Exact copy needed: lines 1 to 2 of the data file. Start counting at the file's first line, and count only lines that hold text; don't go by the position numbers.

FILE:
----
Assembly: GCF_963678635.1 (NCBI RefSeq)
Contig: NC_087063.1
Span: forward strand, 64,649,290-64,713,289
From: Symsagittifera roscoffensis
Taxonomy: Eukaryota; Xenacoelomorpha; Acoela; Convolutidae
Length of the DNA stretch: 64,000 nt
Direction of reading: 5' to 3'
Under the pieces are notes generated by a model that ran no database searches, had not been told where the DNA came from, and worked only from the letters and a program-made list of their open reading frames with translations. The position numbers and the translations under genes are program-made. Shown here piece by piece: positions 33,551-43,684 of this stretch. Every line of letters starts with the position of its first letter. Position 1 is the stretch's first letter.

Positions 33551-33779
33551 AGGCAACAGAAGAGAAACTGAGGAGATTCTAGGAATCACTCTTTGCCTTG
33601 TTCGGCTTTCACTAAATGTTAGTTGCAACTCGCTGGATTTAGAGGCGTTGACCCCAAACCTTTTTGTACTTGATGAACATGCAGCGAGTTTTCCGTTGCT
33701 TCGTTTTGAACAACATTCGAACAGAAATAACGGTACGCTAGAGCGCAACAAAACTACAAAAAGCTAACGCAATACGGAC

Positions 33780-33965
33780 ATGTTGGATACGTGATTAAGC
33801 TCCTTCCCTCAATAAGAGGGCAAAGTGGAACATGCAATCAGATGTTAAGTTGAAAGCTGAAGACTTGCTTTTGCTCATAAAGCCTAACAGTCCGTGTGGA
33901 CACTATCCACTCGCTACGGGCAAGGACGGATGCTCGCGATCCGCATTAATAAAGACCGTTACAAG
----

Assembly: GCF_963678635.1 (NCBI RefSeq)
Contig: NC_087063.1